This text comprises the “words of institution,” if you will, of the office of the ministry. “After he had said this,” John writes, “be breathed on them and said, ‘Receive the Holy Spirit.’” Once again, remember the Biblical rule of interpretation: God never imparts the Holy Spirit on anyone just to make you feel good. It is always with the purpose of witnessing to or teaching or preaching the Word of God. But it is specifically as the Apostles are to be the means of distributing the forgiveness of sins and of calling people to repentance that Jesus continues, saying, “if YOU forgive the sins of anyone, they have been and stand as forgiven; if you withhold forgiveness from anyone, those sins have been and are held.” Now note this: it is the risen Christ that is the reason for the forgiveness of sins, and the power behind such application. The Apostles are merely the means, the instruments or agents through which Jesus distributes the forgiveness of sins or the word of discipline—likewise for those who are ordained and installed into the apostolic office of ministers to this day. So those who object, saying, “how can any man forgive sins?” do not see that it is not the pastor himself (just as it wasn’t the apostle himself) that does the forgiving. It is Jesus doing the forgiving through the announcement of his appointed ministers, “by virtue of [their] office, and in the stead and at the command of [their] Lord Jesus Christ.”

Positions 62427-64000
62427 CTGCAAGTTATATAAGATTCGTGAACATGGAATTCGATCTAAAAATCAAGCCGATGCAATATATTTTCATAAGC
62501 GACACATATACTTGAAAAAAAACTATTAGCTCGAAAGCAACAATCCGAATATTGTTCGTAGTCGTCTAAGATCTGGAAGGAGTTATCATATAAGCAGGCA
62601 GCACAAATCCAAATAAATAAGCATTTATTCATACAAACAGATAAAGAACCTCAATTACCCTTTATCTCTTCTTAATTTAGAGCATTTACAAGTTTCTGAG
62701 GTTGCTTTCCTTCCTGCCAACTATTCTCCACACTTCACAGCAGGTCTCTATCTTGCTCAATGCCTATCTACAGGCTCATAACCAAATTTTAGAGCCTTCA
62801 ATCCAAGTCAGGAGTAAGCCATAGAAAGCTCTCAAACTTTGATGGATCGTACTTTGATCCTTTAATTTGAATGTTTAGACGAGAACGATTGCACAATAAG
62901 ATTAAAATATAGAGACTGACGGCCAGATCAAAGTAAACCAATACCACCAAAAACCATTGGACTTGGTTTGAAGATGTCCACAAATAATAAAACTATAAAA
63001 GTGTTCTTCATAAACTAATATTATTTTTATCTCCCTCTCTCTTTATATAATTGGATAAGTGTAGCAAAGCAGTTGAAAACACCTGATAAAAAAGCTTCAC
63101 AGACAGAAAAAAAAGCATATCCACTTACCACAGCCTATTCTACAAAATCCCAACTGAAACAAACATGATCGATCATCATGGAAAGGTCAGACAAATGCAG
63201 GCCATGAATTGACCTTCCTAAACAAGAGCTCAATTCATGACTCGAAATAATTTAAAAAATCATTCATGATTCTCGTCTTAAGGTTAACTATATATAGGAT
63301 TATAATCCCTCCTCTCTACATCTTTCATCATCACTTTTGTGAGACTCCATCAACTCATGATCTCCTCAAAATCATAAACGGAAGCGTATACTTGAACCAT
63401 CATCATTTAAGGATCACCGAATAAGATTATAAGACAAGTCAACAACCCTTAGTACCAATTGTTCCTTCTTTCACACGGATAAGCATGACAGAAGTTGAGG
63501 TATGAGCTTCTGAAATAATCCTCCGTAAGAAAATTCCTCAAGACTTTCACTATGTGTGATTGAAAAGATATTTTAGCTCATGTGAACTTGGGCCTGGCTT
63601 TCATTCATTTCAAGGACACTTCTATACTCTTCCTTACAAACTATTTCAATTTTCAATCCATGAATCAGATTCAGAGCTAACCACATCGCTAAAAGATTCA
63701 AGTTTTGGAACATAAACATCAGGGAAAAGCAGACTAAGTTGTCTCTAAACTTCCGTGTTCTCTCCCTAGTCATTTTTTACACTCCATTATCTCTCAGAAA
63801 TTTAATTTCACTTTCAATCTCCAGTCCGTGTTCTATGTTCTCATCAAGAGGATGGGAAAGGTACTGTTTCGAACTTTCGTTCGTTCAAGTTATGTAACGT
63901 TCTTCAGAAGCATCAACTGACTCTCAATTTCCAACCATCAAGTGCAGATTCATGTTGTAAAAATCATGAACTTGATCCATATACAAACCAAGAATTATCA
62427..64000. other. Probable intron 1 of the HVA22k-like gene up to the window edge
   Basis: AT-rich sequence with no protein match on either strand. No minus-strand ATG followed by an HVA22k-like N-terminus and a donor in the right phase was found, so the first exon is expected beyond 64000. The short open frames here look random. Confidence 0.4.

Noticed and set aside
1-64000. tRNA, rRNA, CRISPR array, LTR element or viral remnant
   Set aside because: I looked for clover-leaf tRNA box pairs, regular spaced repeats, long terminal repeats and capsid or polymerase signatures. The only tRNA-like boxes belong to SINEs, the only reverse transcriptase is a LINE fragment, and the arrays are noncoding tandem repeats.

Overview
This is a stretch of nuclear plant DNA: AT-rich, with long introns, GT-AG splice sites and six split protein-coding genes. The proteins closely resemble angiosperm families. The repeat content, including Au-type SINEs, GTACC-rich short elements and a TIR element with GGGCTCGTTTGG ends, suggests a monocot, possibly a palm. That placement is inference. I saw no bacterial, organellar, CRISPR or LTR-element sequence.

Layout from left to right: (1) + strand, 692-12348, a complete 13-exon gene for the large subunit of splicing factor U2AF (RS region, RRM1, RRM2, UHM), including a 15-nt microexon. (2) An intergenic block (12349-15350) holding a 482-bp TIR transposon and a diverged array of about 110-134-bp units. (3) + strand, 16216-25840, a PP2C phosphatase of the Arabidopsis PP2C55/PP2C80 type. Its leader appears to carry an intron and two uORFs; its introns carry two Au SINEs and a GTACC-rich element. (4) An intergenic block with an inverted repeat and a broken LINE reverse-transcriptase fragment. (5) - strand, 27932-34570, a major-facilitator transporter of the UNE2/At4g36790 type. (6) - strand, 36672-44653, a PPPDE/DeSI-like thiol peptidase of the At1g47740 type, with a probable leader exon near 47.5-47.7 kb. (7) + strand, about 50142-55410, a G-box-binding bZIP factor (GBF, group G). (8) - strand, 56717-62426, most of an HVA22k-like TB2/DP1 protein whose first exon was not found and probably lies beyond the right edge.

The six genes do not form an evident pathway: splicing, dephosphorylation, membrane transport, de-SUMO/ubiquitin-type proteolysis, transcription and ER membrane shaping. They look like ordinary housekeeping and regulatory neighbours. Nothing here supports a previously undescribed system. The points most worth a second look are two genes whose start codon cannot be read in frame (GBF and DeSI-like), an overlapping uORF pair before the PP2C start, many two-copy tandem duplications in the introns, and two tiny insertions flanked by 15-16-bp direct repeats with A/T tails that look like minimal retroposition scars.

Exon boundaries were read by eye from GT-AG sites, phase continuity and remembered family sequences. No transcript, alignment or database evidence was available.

Real Peace is to be found in no one else than Jesus Christ who has purchased and won us from all sins, from death, and from the power of the devil; not with gold or silver, but with his holy, precious blood and with his innocent suffering and death, now vindicated by his mighty resurrection from the dead. That real peace is alone by faith that comes to us by way of the means of grace administered by Christ’s chosen ministers in the apostolic office of the ministry. And that faith is summarized in the great climax of the confession of Thomas who says to and of Jesus, “My Lord and My God!” This has been the point of John’s entire Gospel, from beginning to end, as he wrote, “No one has ever seen God; the only God, who is at the Father’s side, he has made him known” (John 1:18). In the name of Christ, therefore, “Peace be to you,” Real Peace.